Further evidence of this trend was seen in the June release of an Ontario Discussion Paper entitled "Ontario’s 60% Waste Diversion Goal". The paper canvasses such options as banning the disposal of key recyclables, instituting mandatory recycling targets for industries and municipalities and expanding the class of wastes that are subject to Waste Diversion Ontario and its fee collection programs.
Accordingly, if your business does not wish to be caught off-guard by these new fees or taxes, find out what is happening in those Canadian provinces where you conduct business and, if possible, get involved with any industry associations working with government to ensure that you pay only your fair share of the cost to collect and recycle post-consumer wastes.
The content of this article is intended to provide a general guide to the subject matter. Specialist advice should be sought about your specific circumstances.
To print this article, all you need is to be registered on Mondaq.com.
Click to Login as an existing user or Register so you can print this article.
Emotional culture is influenced in great part by the mindset and actions of leadership, although employees also play more of a role than they may realize in creating the culture that exists in the group.
The session will be led by Dr. Robert Brooks, an award-winning author and psychologist. In his presentation, Dr. Brooks will describe the mindset and realistic practices of leaders and staff that help to nurture and sustain a culture characterized by positive emotions, satisfying, respectful relationships, a sense of meaning and ownership for one’s work, and enhanced job performance. Examples will be offered to illustrate strategies for developing a positive emotional culture in an organization.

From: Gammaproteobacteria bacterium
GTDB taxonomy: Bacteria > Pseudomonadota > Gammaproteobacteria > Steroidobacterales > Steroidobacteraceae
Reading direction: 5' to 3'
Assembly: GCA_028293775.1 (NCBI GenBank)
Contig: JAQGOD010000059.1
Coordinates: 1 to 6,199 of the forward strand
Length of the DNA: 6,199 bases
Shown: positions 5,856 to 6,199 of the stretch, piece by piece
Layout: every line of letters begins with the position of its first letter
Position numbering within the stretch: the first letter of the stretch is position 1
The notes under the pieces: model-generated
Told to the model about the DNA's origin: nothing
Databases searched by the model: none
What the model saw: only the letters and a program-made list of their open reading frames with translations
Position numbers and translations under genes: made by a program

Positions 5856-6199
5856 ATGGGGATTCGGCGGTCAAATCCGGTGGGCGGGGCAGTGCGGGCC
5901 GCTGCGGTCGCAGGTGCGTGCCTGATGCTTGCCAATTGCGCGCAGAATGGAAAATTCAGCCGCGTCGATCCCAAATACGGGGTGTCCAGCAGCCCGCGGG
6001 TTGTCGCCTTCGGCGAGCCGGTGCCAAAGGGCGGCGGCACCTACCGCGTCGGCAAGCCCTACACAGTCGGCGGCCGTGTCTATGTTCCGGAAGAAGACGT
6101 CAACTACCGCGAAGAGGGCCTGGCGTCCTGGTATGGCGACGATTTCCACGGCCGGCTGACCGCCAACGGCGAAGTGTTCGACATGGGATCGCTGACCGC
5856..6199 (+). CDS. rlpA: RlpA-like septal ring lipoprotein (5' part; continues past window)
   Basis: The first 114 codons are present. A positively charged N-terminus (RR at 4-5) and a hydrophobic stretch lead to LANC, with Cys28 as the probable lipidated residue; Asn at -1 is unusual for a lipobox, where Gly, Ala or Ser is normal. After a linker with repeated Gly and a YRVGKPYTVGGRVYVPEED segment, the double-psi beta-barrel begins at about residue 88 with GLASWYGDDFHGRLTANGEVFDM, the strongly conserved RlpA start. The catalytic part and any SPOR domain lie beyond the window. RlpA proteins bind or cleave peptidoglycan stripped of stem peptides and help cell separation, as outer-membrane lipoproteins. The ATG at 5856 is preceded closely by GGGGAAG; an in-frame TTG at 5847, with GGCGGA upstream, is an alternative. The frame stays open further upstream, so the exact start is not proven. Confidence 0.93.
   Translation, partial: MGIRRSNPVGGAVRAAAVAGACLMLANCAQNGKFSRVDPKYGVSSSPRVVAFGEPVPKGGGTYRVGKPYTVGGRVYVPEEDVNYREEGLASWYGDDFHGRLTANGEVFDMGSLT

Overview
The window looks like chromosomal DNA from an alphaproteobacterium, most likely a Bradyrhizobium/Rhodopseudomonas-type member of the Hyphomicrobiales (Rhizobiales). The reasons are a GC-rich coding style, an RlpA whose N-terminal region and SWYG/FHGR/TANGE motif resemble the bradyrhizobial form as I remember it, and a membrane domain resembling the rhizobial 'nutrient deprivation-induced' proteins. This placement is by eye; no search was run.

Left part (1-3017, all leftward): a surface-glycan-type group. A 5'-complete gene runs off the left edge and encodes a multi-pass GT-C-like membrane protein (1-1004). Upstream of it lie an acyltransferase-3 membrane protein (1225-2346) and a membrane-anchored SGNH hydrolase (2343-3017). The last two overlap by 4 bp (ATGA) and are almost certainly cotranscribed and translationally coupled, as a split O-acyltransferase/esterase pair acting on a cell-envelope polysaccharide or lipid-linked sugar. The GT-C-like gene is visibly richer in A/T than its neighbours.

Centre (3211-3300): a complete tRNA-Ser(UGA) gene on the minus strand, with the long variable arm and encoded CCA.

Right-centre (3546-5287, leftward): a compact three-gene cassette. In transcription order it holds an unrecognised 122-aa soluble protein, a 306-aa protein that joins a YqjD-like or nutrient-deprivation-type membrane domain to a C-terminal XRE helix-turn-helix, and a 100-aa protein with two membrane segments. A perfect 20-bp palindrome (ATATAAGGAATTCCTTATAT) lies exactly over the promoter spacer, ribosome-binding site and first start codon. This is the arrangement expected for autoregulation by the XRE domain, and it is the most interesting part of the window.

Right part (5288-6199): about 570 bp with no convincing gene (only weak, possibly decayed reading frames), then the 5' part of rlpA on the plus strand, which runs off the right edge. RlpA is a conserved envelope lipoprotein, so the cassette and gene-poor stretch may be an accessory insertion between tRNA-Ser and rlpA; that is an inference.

Join leading lawyers from the Blakes Pensions, Benefits & Executive Compensation group as they discuss recent updates and legal developments in pension and employee benefits law as well as strategies to identify and minimize common risks.
Ready? The company wants its in-house lawyers to be on the front lines, but there is little to no training around how to “look for risk,” let alone how to evaluate it or report it. Our special guest, Sterling Miller, will present simple ideas and processes you can use to spot and identify risk, and demonstrate how to evaluate and manage that risk alongside the business.
Ontario's Ministry of the Environment and Climate Change continues to roll out its Climate Change Action Plan with its proposed GHG guide for projects that are subject to the province's Environmental Assessment Act.
The Imperial Oil refinery pled guilty to one offence for discharging a contaminant, coker stabilizer, thermocracked gas, into the natural environment causing an adverse effect and was fined $650,000...
Register for Access and our Free Biweekly Alert for
This service is completely free. Access 250,000 archived articles from 100+ countries and get a personalised email twice a week covering developments (and yes, our lawyers like to think you’ve read our Disclaimer).